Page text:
Evolution of SAP Business Information Warehouse
A Quick Look at SAP R/3 Architecture and Technologies
Founded in 1972 in Mannheim, Germany, as Systemanalyse und Programmen-twicklung to produce and market standard software for integrated business solutions, today that company is known as SAP (Systems, Applications and Products in Data Processing), headquartered in Walldorf, Germany. SAP built packaged applications for mainframe computers, called SAP R/2. As the client/server technologies emerged in the early 1980s, SAP launched a major initiative to engineer powerful three-tiered integrated business applications under one framework. The SAP R/3 product is the outcome of that initiative.
Note Often, people ask what R/2 and R/3 mean. The letter R stands for real-time, and 2 and 3 represent two-tiered and three-tiered architectures, respectively. SAP R/2 is for mainframes only, whereas SAP R/3 is three-tiered implementation using client/server technology for a wide range of platforms-hardware and software. When implementing a Web front-end to an SAP R/3 implementation, the three-tiered architecture becomes multi-tiered depending on how the Web server is configured against the database server or how the Web server Itself distributes the transaction and presentation logic.
All SAP R/3 business applications use an active dictionary to store all business rules defined to run business. These business and workflow rules keep information flowing among application modules in a controlled and secured fashion. The "ABAP Workbench" is used to develop business programs using the Advanced Business Application Programming (ABAP) language. The Basis technology is responsible for managing R/3 infrastructure such as software installation, operations, and administration.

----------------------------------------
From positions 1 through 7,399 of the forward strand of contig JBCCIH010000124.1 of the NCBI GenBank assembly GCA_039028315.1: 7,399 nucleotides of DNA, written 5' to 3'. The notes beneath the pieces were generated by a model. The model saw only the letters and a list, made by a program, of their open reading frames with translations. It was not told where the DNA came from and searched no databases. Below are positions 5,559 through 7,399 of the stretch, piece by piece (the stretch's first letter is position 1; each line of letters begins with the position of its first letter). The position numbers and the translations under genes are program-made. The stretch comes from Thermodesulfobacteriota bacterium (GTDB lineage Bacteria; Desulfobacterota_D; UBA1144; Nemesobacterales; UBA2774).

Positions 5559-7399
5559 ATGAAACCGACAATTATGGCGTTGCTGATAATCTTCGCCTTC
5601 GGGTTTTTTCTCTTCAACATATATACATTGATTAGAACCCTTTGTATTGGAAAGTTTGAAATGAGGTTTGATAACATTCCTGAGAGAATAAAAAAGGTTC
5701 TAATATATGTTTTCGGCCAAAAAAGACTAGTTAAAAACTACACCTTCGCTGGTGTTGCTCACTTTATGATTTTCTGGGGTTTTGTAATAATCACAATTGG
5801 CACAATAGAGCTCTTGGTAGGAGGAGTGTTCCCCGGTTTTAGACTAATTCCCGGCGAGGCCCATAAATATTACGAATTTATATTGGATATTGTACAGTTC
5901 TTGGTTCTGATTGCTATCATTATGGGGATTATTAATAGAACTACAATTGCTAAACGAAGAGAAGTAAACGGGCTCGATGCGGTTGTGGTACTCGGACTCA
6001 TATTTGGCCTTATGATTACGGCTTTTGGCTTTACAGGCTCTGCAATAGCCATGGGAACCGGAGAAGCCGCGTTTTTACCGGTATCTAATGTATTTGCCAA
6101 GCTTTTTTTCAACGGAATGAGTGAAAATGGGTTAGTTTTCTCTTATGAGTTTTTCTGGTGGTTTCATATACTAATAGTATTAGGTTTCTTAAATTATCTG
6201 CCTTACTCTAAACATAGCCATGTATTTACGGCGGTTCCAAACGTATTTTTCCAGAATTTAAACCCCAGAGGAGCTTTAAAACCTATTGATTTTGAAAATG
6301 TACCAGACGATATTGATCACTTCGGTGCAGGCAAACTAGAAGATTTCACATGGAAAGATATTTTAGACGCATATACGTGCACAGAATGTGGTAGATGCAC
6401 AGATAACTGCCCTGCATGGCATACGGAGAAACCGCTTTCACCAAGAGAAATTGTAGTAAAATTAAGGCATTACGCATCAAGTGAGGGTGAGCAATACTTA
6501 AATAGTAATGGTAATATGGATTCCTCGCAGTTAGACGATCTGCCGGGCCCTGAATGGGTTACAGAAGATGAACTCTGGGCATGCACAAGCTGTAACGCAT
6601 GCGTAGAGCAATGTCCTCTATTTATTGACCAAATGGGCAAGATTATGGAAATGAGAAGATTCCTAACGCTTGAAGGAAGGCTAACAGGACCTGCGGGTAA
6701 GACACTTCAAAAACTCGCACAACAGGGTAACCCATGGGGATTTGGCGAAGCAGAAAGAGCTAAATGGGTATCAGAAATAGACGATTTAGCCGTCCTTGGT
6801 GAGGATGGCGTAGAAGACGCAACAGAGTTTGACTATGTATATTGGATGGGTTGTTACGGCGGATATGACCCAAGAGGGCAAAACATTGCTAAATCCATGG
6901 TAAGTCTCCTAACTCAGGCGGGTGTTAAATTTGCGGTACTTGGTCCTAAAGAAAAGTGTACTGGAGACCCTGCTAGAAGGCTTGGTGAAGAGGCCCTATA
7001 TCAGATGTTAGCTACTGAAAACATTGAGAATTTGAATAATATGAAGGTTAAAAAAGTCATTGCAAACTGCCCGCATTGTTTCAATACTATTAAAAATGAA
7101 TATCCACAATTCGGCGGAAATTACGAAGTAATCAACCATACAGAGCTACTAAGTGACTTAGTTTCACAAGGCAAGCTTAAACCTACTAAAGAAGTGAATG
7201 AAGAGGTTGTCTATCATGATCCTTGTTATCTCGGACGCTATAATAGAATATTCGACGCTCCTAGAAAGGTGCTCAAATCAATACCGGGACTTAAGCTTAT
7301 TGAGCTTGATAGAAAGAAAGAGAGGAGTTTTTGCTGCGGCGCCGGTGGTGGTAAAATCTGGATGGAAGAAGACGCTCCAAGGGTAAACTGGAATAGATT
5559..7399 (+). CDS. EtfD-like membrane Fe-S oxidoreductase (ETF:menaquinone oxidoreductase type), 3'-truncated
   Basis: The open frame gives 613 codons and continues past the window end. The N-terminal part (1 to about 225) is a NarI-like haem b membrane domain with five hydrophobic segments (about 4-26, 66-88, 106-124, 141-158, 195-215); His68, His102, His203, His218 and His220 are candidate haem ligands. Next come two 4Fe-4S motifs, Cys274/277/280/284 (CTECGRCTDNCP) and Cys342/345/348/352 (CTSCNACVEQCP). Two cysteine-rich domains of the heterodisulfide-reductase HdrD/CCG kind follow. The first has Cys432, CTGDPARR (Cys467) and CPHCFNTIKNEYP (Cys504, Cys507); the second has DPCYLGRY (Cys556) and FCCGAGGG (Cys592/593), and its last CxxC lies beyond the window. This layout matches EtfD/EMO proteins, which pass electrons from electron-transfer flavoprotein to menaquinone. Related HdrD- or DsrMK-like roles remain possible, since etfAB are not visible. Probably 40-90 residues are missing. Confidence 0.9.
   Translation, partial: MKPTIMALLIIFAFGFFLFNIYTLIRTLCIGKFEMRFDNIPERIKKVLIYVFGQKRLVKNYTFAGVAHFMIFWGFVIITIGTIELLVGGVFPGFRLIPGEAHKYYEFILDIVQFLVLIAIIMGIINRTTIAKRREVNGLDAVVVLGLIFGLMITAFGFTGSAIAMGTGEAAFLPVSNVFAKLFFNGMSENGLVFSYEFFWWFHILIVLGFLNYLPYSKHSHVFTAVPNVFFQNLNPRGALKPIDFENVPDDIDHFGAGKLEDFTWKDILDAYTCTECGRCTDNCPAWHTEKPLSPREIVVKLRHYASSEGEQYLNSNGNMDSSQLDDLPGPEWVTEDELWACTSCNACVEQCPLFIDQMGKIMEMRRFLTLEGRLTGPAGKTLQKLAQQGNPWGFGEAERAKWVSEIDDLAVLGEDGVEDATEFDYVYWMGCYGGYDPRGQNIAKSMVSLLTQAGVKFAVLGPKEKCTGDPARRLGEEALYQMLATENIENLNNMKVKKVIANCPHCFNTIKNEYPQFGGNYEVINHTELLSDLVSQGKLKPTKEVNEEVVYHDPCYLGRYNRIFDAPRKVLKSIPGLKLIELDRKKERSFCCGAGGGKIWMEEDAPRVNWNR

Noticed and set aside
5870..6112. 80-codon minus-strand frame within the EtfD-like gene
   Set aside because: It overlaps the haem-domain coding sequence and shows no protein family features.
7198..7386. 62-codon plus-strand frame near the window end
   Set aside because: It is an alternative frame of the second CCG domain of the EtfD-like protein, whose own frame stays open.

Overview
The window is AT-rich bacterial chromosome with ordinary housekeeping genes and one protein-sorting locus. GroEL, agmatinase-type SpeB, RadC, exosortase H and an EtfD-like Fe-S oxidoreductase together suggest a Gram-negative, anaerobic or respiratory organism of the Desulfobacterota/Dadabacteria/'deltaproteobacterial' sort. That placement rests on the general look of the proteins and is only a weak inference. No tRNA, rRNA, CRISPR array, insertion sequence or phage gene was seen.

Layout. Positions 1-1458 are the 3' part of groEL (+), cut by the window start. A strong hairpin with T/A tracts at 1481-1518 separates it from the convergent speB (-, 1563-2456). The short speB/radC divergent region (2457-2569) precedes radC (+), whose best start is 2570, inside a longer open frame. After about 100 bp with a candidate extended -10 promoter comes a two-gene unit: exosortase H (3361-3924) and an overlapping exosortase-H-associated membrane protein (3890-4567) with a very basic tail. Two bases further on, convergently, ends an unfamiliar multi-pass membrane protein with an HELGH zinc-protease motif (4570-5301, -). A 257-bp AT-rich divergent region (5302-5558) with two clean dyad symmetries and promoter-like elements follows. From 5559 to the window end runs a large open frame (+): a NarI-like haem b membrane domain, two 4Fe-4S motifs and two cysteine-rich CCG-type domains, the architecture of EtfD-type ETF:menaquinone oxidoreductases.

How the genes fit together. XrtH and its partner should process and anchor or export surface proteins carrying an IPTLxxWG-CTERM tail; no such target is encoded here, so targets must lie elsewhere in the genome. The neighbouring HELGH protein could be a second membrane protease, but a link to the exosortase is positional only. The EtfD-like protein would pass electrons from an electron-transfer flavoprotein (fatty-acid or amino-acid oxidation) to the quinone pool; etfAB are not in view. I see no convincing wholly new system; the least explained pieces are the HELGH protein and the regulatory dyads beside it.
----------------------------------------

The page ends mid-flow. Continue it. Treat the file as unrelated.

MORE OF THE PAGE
SAP R/3's multi-tiered architecture enables its customers to deploy R/3 with or without an application server. Common three-tiered architecture consists of the following three layers:
• Data Management • Application Logic • Presentation
The Data Management layer manages data storage, the Application layer performs business logic, and the Presentation layer presents information to the end user.
Most often, the Data Management and Application Logic layers are implemented on one machine, whereas workstations are used for presentation functions. This two-tiered application model is suited best for small business applications where transaction volumes are low and business logic is simple.
When the number of users or the volume of transactions increases, separate the application logic from database management functions by configuring one or more application servers against a database server. This three-tiered application model for SAP R/3 keeps operations functioning without performance degradation. Often, additional application servers are configured to process batch jobs or other long and intense resource-consuming tasks. This separation of the application server enables system operations staff to fine-tune individual application servers suited for specific data processing tasks.
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